Get Up, Stand Up
There’s no denying Jamaica is the perfect sit-and-do-nothing destination. After all, this is the home turf of chill-out king, Bob Marley. But beyond the dreamy beaches and lazy reggae beats, the island’s got a side that turns the dial from laid-back to full-throttle. Here, we round up a handful of must-dos you’re going to need a seatbelt for…
Dunn’s River Falls
Anyone who’s seen ‘Cocktail’ will remember Tom Cruise and his leading lady enjoying a moment at these famous falls. If you can’t quite picture the scene, imagine a 600-foot staircase of rock with water thundering down it and you kind of get the picture. The falls are Jamaica’s star attraction and one of the few waterfalls on earth to wash straight out to sea. But people don’t congregate here to just admire them – they scale them. Luckily, you don’t have to be a mountain goat as it’s a relatively easy scramble to the summit. Join one of the wobbly conga chains of climbers and anyone, from toddlers to OAPs, can have a go. You’ll get drenched, but you’ll laugh all the way to the top.
A relative newcomer on Jamaica’s to-do list, this pocket of jungle is geared up for scenic tours with a difference. A state-of-the-art chairlift whisks you 700 feet above the treetops to a lookout point. Once you’ve taken in the grandstand views of Ochos Rios harbour the only way is down. And your mode of transport? What can only be described as the tropical version of a bobsled. It shoots you down a 3,280-foot track at speeds of up to 40 miles per hour, through a green blur of jungle. If you can stand up straight at the bottom, you can finish up by zip-lining your way across the rainforest, which ends with a near-vertical descent. High flyers form an orderly queue.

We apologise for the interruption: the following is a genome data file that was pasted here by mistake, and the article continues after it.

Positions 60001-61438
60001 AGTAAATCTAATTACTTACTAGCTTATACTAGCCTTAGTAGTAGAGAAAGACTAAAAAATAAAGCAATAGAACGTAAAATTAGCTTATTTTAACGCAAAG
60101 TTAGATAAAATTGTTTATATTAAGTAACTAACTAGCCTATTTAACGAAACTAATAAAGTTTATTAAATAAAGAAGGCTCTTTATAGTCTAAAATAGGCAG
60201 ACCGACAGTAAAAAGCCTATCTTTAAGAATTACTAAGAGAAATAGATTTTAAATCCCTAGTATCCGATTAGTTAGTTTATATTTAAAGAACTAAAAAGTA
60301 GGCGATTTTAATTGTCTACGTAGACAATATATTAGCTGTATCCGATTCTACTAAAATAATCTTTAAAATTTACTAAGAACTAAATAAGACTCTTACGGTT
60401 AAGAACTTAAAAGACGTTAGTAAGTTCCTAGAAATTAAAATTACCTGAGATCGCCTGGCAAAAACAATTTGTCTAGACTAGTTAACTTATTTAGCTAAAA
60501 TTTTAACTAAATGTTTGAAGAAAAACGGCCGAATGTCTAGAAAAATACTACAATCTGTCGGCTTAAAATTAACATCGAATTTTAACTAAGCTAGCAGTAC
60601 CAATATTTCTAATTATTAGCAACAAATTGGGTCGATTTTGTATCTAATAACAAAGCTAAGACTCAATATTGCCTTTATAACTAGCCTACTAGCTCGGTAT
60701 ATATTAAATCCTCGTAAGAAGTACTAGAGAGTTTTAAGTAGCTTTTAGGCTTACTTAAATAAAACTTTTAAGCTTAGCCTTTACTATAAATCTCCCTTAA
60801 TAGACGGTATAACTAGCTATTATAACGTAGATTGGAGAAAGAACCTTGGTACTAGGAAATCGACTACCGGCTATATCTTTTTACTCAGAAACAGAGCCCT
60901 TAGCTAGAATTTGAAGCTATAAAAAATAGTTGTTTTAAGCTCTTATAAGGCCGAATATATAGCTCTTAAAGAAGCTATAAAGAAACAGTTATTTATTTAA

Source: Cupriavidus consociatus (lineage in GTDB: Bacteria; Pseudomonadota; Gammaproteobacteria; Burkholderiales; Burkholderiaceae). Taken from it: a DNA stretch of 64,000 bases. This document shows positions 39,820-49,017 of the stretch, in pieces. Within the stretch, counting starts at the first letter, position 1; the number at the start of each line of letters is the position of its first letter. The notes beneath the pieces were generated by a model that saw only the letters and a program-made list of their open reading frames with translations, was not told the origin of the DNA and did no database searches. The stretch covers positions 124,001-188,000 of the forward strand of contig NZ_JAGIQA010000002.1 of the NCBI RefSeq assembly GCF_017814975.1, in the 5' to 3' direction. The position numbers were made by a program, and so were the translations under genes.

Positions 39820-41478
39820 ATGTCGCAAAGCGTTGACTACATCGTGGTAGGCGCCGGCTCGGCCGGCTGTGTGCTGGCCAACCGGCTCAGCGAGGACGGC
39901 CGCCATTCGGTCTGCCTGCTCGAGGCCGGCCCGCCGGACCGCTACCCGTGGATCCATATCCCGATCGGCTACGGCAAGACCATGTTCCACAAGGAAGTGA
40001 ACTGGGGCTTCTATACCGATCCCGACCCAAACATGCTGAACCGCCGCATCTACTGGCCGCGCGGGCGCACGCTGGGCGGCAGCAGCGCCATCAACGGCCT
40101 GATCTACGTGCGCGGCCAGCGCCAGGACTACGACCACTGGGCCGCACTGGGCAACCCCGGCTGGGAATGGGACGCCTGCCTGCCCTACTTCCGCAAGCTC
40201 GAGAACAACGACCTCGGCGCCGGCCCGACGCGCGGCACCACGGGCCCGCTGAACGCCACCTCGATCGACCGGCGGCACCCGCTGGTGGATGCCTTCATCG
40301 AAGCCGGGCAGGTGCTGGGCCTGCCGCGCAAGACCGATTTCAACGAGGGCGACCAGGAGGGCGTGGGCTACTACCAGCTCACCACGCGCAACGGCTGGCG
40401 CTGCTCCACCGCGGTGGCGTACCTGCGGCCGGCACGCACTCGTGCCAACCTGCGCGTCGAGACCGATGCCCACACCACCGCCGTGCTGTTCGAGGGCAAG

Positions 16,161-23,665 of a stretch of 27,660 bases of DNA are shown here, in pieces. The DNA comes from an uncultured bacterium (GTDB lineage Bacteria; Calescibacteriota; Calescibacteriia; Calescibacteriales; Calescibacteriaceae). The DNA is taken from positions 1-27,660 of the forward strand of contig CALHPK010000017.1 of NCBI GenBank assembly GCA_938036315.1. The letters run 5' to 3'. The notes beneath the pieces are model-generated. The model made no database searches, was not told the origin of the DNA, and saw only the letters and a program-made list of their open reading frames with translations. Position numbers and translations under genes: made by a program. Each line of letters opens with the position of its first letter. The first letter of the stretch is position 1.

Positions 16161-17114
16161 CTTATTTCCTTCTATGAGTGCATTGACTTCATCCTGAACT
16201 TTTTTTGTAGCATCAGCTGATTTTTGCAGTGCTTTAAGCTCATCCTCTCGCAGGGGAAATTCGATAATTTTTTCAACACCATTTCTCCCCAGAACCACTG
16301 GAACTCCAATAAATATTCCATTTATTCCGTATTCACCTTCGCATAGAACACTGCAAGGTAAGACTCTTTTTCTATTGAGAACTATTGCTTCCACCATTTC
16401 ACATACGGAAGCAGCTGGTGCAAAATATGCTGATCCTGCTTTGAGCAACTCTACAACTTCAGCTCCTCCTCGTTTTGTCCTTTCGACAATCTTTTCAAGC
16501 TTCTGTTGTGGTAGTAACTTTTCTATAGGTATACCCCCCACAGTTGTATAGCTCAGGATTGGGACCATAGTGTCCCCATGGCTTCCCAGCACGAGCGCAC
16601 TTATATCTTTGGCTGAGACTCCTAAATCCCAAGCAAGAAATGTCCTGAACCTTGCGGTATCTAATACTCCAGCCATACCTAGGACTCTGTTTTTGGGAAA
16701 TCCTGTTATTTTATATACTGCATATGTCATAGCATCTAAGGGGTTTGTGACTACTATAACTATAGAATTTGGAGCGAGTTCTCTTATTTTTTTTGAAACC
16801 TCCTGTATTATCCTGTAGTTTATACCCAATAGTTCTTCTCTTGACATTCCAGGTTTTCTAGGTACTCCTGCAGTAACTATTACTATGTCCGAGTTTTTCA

Bob Marley Tour
The little mountain village of Nine Mile is the Jamaican equivalent of Elvis Presley’s Graceland. But in place of a white-columned mansion and manicured lawns, you get clapboard houses and thick forest. The birthplace, address and final resting place of Bob Marley is a heavyweight on Jamaica’s sightseeing map. Every year, scores of die-hard fans make a beeline for the house where the reggae master lived and worked. These days it’s a quirky museum, stuffed with memorabilia and gold discs. You can even peek inside his simple bedroom and recording studio while you’re here. Afterwards, check out the mausoleum where he was laid to rest in 1981.
It’s impossible to talk about Jamaica’s longest mountain range without getting the OTT dictionary out. Beautiful just doesn’t cut it. Stunning doesn’t come close. And breathtaking doesn’t do it justice. This peak-packed national park is usually cloaked in a blue-heat haze, hence the name. When the mist does clear, you can see the outline of Cuba from its 2,256-metre highpoint. Hiking the countless trails – with hummingbirds, butterflies and 500-odd tropical plants for company – is fairly easy. We’re not talking Alpine standards by any means. In fact, you can even cycle them. The Blue Mountains also produce some of the world’s best coffee, so a caffeine-fuelled pitstop is part of the deal.
Chukka Cove River Tubing
Now here’s a safari with a difference. Rather than jitterbugging through a rainforest in a 4×4, you get to twirl through one on an inflatable rubber ring. The rendezvous point is the 17th-century Spanish Bridge on the White River. From here, the water’s ever-changing pace sees you spiral your way through rushing rapids and sleepy lagoons. Along the way, you’ll clock coconut plantations, bamboo groves and clapboard villages. And the calls of exotic birds will provide the soundtrack on this three-mile adventure. The ride finishes up at the White River Valley, a tropical estate with over 100 species of flowers for your viewing pleasure.